the numbers and the increasing of the efficiency of the native workers
in all non-Christian countries.

Powerful native leaders are arising in many lands. This is a most
heartening evidence of the progress of Christianity. Men like the Hon.
T. H. Yun, the statesman, of Korea, Ding Li Mai, the evangelist, of
China, Bishop V. S. Azariah of India, and the late Bishop Honda of
Japan are the type of leaders who may well inspire hope in the success
of Christianity in the lands from which they come. Native leaders are
in the forefront of the great social and moral reforms and
evangelistic campaigns among their people. The dependence of China
upon her Christian leaders in this present hour of great crisis has
thrown a great light upon the value of Christian institutions and
teachings. The sacrificial giving of the native Church is a revelation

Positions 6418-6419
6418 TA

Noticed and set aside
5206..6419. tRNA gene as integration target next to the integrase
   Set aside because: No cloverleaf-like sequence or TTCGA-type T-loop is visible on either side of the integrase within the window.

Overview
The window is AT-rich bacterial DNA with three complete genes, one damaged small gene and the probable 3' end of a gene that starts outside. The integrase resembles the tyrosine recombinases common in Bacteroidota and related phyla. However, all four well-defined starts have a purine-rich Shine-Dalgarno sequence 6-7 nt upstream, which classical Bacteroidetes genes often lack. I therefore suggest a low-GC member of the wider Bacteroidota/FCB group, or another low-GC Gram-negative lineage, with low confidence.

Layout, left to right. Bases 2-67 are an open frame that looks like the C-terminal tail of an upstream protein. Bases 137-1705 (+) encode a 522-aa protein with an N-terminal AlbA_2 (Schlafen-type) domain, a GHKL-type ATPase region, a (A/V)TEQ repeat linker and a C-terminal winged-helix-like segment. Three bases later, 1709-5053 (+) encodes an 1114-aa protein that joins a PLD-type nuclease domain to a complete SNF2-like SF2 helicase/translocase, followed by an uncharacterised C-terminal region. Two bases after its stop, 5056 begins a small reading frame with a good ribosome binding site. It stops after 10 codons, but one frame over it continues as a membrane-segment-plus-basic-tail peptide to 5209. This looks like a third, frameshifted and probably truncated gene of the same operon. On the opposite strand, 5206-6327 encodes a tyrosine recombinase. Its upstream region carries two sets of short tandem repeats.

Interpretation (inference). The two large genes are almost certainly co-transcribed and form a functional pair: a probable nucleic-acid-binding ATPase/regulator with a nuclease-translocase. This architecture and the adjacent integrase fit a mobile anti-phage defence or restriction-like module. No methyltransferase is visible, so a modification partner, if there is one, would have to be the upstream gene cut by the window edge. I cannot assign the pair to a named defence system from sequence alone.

of the great depth and sincerity of their Christian life. Dr. Alva W.
Taylor in his very valuable recent book, _The Social Work of Christian
Missions_, calls attention to the fact that in China, while the
membership of the Protestant Church has increased eleven times in
thirty years, the rate of native giving has increased thirty times.

Every land has a contribution to make before there can be a complete
interpretation of Christianity. Christendom is as yet only beginning to
realize what enrichment of life is to come from Africa and the East,
from Mohammedan lands and the islands of the seas, when the living
energies of Christ have been brought to bear adequately upon their life.

=Humanitarian Institutions.=--One hundred years ago there was not one
hospital or trained physician in the non-Christian world; to-day there
are 675 hospitals; and 8,000,000 treatments in these hospitals were
reported in a single recent year. The relief of suffering, the